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PhD2MD

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PhD2MD last won the day on August 11 2019

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About PhD2MD

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  1. I would agree that that sort of "emergency radiology" is ideal (and I hope your field grows). My point still stands though, what of the many cases where management decisions are made based on a subspecialtist's interpretation? It's still quite common, and not just in neuro/stroke. Should that work continue to go unpaid? Especially when there are major discrepancies in relativity? And it's not just with rads. For example, many acute decisions are made based on ECGs, but billings go to a cardiologist who interprets them much later. It's a recurrent theme. Perhaps it wouldn't matter so much if relativity wasn't skewed so heavily.
  2. I imagine that's at your fellowship center in the US? Was it the same when you did residency in Ottawa? At most of the places that I've done stroke rotations, neuro stands at the scanner and reads it live and decides on TPA before rads is in the room. Of course Rads are the best trained in the field, but for the neuro example, unless its a subspecialized neuro rad they trust, neuro will usually just interpret it themselves. You see this with even more specialized fields (like the stroke example I gave, or the MS specialists who see one thing all day every day. Sure they'll miss a thyroid mass, but the MS management decisions often come down to the specialists read of the image).
  3. The Witcher. Just finished watching it for the second time.
  4. Yeah and I'd also say that that logic should be applied to the services that make management decisions (some times split second ones like in stroke) based on their own reading of scans, independent from the rads read that may show up hours to days later.
  5. Don't know if there's any documents out yet. This is from the neurology OMA section call few nights ago.
  6. Very minor changes. If I remember correctly you were in neurology? As an example, neurology ranked in the bottom 4 from a relativity perspective, so the ~500 neurologists in Ontario were essentially awarded an extra 5 million/year total to help with relativity (roughly 10k each lol). Laughable when a group of 5 optho/rads could essentially make that amount.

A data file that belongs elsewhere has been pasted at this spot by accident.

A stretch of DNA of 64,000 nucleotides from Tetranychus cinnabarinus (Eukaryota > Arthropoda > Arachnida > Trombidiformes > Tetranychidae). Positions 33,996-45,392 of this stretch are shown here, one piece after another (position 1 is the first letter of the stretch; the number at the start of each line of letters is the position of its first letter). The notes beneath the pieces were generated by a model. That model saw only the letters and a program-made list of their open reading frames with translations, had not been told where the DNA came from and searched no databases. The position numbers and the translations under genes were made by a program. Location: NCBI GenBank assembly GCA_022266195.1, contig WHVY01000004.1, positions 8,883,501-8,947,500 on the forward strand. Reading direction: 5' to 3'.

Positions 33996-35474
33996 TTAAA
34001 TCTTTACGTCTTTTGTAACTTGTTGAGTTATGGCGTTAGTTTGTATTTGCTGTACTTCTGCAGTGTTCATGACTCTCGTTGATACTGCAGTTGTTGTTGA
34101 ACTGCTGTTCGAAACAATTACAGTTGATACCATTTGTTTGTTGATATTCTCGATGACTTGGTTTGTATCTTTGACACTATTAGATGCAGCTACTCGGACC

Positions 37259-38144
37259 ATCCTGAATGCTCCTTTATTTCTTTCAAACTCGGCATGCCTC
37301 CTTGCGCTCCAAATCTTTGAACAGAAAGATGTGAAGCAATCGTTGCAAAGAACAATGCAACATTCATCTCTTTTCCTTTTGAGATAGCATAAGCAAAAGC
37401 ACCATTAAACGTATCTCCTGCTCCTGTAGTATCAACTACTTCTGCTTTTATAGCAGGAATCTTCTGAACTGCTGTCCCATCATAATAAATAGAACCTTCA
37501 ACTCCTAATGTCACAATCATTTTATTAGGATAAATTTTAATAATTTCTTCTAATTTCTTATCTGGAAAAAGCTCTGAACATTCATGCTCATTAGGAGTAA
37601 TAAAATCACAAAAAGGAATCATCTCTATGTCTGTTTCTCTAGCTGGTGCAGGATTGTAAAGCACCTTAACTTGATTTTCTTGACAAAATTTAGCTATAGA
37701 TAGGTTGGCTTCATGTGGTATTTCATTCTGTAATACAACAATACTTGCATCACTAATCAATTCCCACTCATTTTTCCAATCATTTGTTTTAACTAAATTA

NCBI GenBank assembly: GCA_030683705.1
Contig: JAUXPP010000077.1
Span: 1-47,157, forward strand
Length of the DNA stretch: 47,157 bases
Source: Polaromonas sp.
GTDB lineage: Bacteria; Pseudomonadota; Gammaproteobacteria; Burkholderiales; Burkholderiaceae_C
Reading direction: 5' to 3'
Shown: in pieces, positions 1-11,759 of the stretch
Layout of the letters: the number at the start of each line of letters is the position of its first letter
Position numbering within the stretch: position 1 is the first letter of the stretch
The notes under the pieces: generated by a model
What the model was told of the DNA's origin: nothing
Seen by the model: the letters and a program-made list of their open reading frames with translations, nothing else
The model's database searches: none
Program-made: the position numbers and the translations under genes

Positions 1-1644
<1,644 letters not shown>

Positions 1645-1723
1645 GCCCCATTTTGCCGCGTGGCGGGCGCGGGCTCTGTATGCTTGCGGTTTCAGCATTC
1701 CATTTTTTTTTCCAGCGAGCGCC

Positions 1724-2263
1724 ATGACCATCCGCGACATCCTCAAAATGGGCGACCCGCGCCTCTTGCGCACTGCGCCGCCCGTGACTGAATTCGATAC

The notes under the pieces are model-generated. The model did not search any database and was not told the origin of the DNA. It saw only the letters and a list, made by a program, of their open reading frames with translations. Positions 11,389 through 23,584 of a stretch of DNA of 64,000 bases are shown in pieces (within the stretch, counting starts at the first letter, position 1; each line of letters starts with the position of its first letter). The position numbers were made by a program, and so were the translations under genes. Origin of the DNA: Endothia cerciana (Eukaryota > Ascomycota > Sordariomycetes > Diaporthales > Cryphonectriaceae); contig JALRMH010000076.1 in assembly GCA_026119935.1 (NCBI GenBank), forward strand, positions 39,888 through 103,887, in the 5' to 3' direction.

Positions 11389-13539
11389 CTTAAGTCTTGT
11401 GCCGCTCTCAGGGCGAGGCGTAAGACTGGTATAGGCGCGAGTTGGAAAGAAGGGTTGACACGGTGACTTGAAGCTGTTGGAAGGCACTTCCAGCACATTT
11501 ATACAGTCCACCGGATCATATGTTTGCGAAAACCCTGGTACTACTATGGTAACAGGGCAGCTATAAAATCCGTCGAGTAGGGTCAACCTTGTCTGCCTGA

7. Now I'm on the other side and putting one on....wishing someone other than me had answered last time haha. I wonder if it matters much in this market.
  8. You're not wrong, but just slightly over estimating the difference....30% is a bit of a stretch, maybe 20%. Really depends on speciality and center. The stipends from unis is often times negligible. Also, my staff finished at the same time I did yesterday, 7pm. You're right about teaching, but it seems the magic of brings a teacher wears off quickly for many people (however those that keep it are amazing)!
  9. Usually some combination of staff and residents. Often PD is one of the (many) staff involved.
  10. Are the special fee codes only for ER? Do GIM or subspec clinics done in evenings/weekends get bonuses?
  11. That's called. You're pretty much just leave it in the room that everyone sits in while waiting for their interview.
  12. So I was in your position but a bit later (maybe 2nd or 3rd year). The MD program told me to just finish the PhD, then start the MD. I did, but a slightly regret it. If MD is going to be a major focus on the future then the cost-benefit analysis for doing the PHT first listen to that great. There is a huge opportunity cost in the form of salary (25k vs 75) and relevance of you do it during residency vs as a grad student.
  13. I'm not the most knowledgeable person on the topic on these forums, but the big picture is some hypothetical good with lots of practical bad. The idea was the combine things to reduce duplicate overhead (less admins) which is a great idea. But what they did at the same time was also reduce total resources to a level lower than the amount they projected to save on admin. Admin is probably the biggest source of $$ waste in our healthcare system, but this approach isntt working very well.
  14. For a little balance, a major advantage is not having to deal with the disadvantages of capitation/salary models (lower productivity leading to longer wait times and possibly higher system costs because you need more docs to see the same number of patients, unequal work load burden, potential loss of autonomy).
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